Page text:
alanbrenton wrote: Because the bidding is not transparent and because the seller doesn't have to go with the highest offer, can't the listing agent find a third-party to put a shill bid that will never be accepted?

This would cover the new regulatory requirement, wouldn't it? Or is there some requirement from RECO to confirm funding, mortgage preapproval and the likes?
Sure, it's possible they could find a shill to produce an offer but they can also do so with any system. Nothing would prevent a truly unscrupulous crook from trying to get away with it - for example, there are many safety precautions in place to stop mortgage fraud but lawyers, Realtors, buyers or sellers intent to commit same, will try to get away with it.

This new change actually reduces the likelihood of phantom offers in sealed bids more so than it would in an auction process.
[OP]
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licenced wrote: Sure, it's possible they could find a shill to produce an offer but they can also do so with any system. Nothing would prevent a truly unscrupulous crook from trying to get away with it - for example, there are many safety precautions in place to stop mortgage fraud but lawyers, Realtors, buyers or sellers intent to commit same, will try to get away with it.

This new change actually reduces the likelihood of phantom offers in sealed bids more so than it would in an auction process.
That's very true.

The thing is it probably doesn't cost much to create a fake bid. It can always be turned down for any technicality and the listing agent is covered in the event of a complaint or investigation. Although it is unethical, the salesperson may think he/she is adding value to the selling process unlike mortgage fraud, where it is purely trying to rip someone (or institution) off.
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Jul 3, 2011
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alanbrenton wrote: That's very true.

The thing is it probably doesn't cost much to create a fake bid. It can always be turned down for any technicality and the listing agent is covered in the event of a complaint or investigation. Although it is unethical, the salesperson may think he/she is adding value to the selling process unlike mortgage fraud, where it is purely trying to rip someone (or institution) off.
It may not cost much but I would imagine there would be a kickback somewhere.

Not to say that someone wouldn't get away with it but if a complaint is lodged they're not nearly as safe as you presume. RECO's investigators are very in depth going much further than just looking at the offers.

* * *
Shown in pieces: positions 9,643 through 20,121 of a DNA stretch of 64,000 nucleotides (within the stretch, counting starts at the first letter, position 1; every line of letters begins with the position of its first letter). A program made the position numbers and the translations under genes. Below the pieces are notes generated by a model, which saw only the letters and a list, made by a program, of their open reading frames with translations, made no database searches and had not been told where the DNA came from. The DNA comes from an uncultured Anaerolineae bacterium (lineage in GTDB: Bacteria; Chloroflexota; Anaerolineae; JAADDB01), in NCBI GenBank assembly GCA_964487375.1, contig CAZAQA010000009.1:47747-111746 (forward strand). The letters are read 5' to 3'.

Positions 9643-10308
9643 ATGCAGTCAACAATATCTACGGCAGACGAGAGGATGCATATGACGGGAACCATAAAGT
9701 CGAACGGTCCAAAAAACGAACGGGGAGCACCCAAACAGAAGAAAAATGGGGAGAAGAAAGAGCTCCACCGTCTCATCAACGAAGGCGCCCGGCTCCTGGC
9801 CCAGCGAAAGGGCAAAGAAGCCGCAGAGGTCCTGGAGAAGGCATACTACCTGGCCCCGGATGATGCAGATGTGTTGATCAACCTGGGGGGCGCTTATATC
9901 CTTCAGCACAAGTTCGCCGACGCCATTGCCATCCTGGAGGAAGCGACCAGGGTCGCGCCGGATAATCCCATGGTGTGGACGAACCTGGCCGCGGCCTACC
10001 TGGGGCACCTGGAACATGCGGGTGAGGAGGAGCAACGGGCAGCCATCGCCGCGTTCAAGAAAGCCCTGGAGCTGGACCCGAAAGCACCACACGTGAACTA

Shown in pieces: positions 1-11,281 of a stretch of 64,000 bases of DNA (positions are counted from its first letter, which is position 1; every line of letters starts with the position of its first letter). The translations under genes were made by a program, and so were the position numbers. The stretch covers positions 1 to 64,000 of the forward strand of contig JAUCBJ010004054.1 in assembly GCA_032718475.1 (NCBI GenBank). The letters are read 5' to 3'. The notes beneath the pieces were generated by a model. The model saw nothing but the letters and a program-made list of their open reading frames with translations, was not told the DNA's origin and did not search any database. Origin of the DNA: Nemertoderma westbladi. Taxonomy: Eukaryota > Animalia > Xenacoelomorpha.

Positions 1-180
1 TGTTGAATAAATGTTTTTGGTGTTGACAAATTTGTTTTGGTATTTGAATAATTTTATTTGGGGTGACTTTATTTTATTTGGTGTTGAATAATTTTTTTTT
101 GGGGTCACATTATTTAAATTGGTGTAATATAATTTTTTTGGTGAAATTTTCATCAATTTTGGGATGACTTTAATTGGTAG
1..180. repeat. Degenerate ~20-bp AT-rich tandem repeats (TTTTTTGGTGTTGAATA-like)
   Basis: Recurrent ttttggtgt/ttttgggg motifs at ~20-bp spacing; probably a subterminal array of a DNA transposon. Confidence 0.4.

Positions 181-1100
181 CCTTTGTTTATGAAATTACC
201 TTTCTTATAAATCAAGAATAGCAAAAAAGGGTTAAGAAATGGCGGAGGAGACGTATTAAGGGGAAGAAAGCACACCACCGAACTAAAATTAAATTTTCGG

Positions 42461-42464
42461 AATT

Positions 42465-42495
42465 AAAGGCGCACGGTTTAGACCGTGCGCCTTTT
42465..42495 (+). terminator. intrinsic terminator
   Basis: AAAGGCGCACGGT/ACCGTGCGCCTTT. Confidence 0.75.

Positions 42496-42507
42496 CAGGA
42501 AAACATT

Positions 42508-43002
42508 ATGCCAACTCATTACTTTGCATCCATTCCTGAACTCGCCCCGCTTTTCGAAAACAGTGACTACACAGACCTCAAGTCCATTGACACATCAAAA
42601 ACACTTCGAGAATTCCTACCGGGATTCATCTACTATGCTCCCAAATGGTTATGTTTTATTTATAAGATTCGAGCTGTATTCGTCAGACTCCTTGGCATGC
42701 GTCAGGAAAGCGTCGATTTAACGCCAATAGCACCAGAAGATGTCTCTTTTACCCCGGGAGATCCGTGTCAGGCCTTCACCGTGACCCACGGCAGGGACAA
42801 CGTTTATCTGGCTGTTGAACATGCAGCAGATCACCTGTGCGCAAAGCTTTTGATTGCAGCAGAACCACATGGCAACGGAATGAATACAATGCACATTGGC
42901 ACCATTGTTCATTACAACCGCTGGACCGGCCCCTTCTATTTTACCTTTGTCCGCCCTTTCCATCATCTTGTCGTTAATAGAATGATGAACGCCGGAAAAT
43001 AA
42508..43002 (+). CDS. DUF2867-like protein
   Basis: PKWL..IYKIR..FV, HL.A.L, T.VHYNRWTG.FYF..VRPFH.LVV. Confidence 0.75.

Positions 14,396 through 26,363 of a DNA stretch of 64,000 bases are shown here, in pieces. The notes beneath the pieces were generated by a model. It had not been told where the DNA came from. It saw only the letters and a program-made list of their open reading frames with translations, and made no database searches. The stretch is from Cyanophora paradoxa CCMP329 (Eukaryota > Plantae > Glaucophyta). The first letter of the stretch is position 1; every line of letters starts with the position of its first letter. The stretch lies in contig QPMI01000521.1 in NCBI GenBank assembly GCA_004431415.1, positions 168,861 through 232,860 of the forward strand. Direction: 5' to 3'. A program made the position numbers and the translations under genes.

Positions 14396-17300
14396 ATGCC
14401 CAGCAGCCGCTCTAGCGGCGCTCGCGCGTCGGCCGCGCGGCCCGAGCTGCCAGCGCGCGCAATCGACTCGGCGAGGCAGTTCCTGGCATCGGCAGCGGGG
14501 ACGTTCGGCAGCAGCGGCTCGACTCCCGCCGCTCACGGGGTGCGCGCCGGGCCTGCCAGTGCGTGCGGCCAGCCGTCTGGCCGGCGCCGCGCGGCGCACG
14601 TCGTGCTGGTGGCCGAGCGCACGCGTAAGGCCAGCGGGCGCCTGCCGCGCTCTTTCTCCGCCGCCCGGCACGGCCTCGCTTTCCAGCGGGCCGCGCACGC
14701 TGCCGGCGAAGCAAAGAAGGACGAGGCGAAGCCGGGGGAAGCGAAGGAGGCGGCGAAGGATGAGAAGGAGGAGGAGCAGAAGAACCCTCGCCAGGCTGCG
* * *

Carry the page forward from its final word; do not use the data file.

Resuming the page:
It is also more than just unethical it is bid-rigging which is a criminal offense and all involved are culpable.
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Jan 27, 2007
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Real estate pro tip - only pay what you are comfortable paying and stick to it.

No bidding wars.

No need to worry about phantom bids.
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[OP]
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boyohboy wrote: At the end, it's important for buyers to set a budget and expectation. If this is the house what you're willing to pay $x, then stick with $x and that is. Don't get emotional over a house that you don't even own and some other (real or fake) strangers competing with bids.
dutchca wrote: Real estate pro tip - only pay what you are comfortable paying and stick to it.

No bidding wars.

No need to worry about phantom bids.
The thing with a budget in mind is that it's not immune to this foul play but it does allow you to walk away unscathed if the price goes out of one's ballpark. If the "final" price is within one's ballpark, the selling agent just got one to pay way more than necessary as well.

They probably list the property way below market value to attract attention and from then on, make the hocus pocus behind the scene.
Penalty Box
Dec 27, 2013
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Toronto
It's bs. Because they could do anything they want and can't get caught. Also if the selling price was to low they would never accept it.


It's a complete bs system.

If you put your house on mls for 500k and someone came to you and said i have 500k and will meet your conditions it should be done deal.

And if there is a bidding war then it should be like an auction or a silent auction. You know what the other bids are. Set up a reserve and how much some one needs to win by.
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Jul 3, 2011
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daivey wrote: If you put your house on mls for 500k and someone came to you and said i have 500k and will meet your conditions it should be done deal.
Except under Common Law, it is called an invitation to treat and not an offer to any one person to sell the property. That would only happen if the listing stated something like: 'first come, first served' or, ' will sell for highest and best offer.'

Auctions aren't the answer either. There is often a secret reserved bid that would preclude the seller from selling to the highest bidder.